Personalization has become an integral component for successful omnichannel strategies, as companies understand that individualized experiences persuade customers to engage across multiple touchpoints, driving lifetime value and revenue. For the retail sector, incentivizing shoppers to interact with the brand across numerous channels encourages them to spend more and spend often.But, as Retail Systems Research's recent "Retail's Email Moment: How Personalization Can Revitalize Retailers' Email Strategy" report suggests, only those brands that tap into email's full potential receive the maximum benefits, for they comprehend this maturing tool's ability to bridge the channel gap. Sponsored by CQuotient, the study reveals that 47 percent of respondents agree that multichannel customers are more profitable than single channel customers. Yet, despite this near majority, few have mastered the skills and strategies necessary to achieve personalization through targeted messaging.
The following trends highlight the primary struggles facing retail marketers today and ways in which they can alter their perceptions to better meet the needs and expectations of their consumer base:
1. Tackling Internal Challenges and Distractions
As the debate over segmentation (push) versus behavioral (pull) marketing heats up, companies are beginning to realize that much of the problem lies in the way they operate. While push marketing comes from the traditional, physical side of the business, offering very little customer information, pull marketing carries the vast data collected across digital channels. Thus, 49 percent recognize that "understanding and accommodating how different customer segments engage" remains their top operational challenge, while 53 percent believe "more effective targeting by capturing more detailed customer preferences" to be their biggest marketing opportunity.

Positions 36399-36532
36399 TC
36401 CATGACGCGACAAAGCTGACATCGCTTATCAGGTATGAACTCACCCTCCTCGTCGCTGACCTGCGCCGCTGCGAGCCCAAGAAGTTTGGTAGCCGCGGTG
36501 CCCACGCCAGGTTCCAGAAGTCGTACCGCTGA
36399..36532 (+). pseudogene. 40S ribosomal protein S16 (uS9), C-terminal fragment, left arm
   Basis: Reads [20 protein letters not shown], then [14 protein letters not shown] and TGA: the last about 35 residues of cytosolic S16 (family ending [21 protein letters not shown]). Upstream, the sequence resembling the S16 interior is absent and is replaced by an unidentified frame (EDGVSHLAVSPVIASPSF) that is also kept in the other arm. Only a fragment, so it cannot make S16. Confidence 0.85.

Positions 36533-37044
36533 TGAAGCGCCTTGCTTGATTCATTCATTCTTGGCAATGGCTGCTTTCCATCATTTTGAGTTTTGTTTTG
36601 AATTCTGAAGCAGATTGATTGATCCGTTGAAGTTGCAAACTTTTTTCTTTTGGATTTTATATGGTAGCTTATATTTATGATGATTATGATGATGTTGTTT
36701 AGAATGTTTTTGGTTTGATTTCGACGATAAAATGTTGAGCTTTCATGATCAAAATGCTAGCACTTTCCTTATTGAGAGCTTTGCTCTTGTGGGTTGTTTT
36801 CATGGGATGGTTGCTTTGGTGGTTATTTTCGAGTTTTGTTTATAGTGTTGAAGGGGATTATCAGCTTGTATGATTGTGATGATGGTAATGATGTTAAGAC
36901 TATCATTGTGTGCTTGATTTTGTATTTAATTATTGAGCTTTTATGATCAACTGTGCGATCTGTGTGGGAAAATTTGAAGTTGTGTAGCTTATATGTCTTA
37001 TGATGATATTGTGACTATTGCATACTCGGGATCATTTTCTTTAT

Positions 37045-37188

2. Bridging the Personalization Gap
The proliferation of contact channels makes it increasingly difficult for companies to develop consistency across all touchpoints. As a result, 61 percent of retailers found that customer retention has become more difficult and building customer loyalty remains challenging, 49 percent can't keep up with the new ways consumers use technology, and 42 percent feel too many communication channels have unproven effectiveness. Therefore, brands struggle to develop a balance between digital engagement and traditional media. Instead of relying on the once tried and true methods of mass media, retailers must embrace smaller unique campaigns to achieve successful personalization strategies.
3. Underestimating Email's Value and Potential
Though most retailers struggle with the transition from mass to targeted messaging, only 31 percent of retailers polled cite targeted email campaigns as the top priority on their journey to overcome challenges and increase customer lifetime value. Unfortunately, the problem often lies in how retailers perceive email, for most see little value in using email to close the gap between digital and physical stores. While 44 percent believe email drives traffic to stores, only 13 percent feel email drives sales within stores. Thus, email tasks and capabilities often fall into the hands of the digital marketing team, whose goals typically focus upon driving traffic to the brand's website, not establishing an omnichannel experience, delaying progress even further.
But, as personalization becomes an expectation, retailers will recognize two trends that continue to dominate the space and dictate the rate of progress:
1. Amazon: No matter the brand's reliance on e-Commerce or not, all retailers must indirectly compete with Amazon, for the online leader offers consumers high degrees of relevancy, thereby impacting the average shoppers' expectation throughout the retail space.
2. Privacy: Because recent data breaches continue to challenge consumer trust, many are beginning to use cash instead of credit cards as they consciously guard sensitive information, while others expect companies to use shared data to increase relevancy.
Email offers retailers the opportunity to connect omnichannel touchpoints, yet many still struggle to define ROI, allowing the business to fall behind, inevitably diminishing relevancy. In many instance, the influx of data may actually hinder progress, as the more data retailers have, the less they find it actionable. However, those retailers that kickstart their renewed strategy by focusing on campaigns that provide the most meaningful impact are likely to surpass their laggard counterparts. Such campaigns must take advantage of the opportunities personalization provides, thus creating a feedback loop that enables the collection and analysis of response data to identify successes and failures. Retailers must also test regularly so they can validate the behavioral changes sparked by personalization. Ultimately, retailers must look for results beyond the digital realm, as personalized email strategies have the power to bridge the gap between online and physical stores.